Most of the time, when a flyer lands at my house, it goes into the recycling bin. Whether it's a menu for the new Chinese restaurant down the block, or exciting offers on home repair from a local contractor looking to drum up some new business, into the recycling bin. These are unsolicited advances from folks who want to get my attention. It's advertising. How would I know that I wanted lemon chicken or a new roof unless somebody was out there stuffing my mailbox with reminders?
It may have had more to do with the mood that I was in than the actual content of the folded paper I pulled from my mailbox. It announced a sales event at our local Hyundai dealer, and I was encouraged by the flurry of bold type across the front and back to peel back the tabs inside to see what prize I may already have won. At at time when two dollars could have purchased me a chance to win nine hundred million, it seemed like pulling back a few inches of cardboard to see if I had won a new car was a cost I could afford. As I peeled each section back, I heard the voice in my head that said there is no such thing as a free lunch let alone a free car. Then I stopped.
The yellow underneath the tab I had just pulled was broken up by red ink. Red ink theat read "winner." I had matched the numbers and torn the paper, now all that was left was for me to call the prize verification number on the back to see if I really was a winner. The winner of a forty inch Toshiba TV. How could this be? The numbers matched, and lined up perfectly with the TV, not the car, but very emphatically not the Wal-Mart gift card either. I presented the evidence to my wife. "Honey, can we drive down to our local Hyundai dealer to pick up our new TV?"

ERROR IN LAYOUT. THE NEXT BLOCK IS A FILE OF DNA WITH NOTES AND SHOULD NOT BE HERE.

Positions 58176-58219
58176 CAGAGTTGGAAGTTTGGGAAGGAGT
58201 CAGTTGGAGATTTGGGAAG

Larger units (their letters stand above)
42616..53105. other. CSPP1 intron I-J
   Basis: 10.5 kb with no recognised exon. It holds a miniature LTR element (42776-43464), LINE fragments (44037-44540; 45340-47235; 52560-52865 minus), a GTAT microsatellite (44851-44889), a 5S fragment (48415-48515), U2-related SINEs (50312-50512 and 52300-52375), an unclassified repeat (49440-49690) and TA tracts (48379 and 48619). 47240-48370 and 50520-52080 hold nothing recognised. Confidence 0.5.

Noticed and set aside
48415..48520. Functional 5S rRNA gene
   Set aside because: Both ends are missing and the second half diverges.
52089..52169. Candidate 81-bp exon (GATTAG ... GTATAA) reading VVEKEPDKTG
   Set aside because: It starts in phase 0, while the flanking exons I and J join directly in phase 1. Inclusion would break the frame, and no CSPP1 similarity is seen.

It was a Friday night, and it didn't take much convincing to get her up off the couch and out into the night full of possibility. On the drive downtown, we talked about all the ways that this could be a scam. But wouldn't it be nice to pull up and open up the hatchback just long enough to slide our gift of a TV into the back and drive away? Or maybe we would have to sit through a sales pitch or take a test drive to qualify, but my wife and I both looked the thing over, up and down, and the fine print insisted that there was no purchase nec osessary.
No purchase was required, that was what Walter assured us. Then he went on to point out how even though the numbers we had matched on our game board were located directly across from the picture of the forty inch television, there was no definitive connection between those numbers and the prizes listed. Walter, who made his living traveling from one dealership closing to another, was quick to point out the little trick that had brought us in. Yes, he assured us, we were winners. It was probably most likely that we weren't going to win the TV. The good news was we weren't stuck with the Wal Mart gift card. They were giving out Target gift cards instead. As long as we were there, and we had nothing else to do, we decided to take that test drive. We drove a hybrid Sonata up into the hills of Oakland. We tested the stereo, and found E Street Radio. Satellite radio. Nice. Everything else, however, just felt like driving somebody else's car. Somebody else's new car, but not ours.
We traded their keys for our Target gift card. Five dollars off our next purchase at our local discount retailer. Which is where we headed after our flirtation with winning. Five dollars off a forty inch TV? Nope. Five dollars off new work pants for me and a bunch of Star Wars novelty foods we decided to mail to our son in a care package. Who's the winner here? The guy getting the Yoda mac and cheese.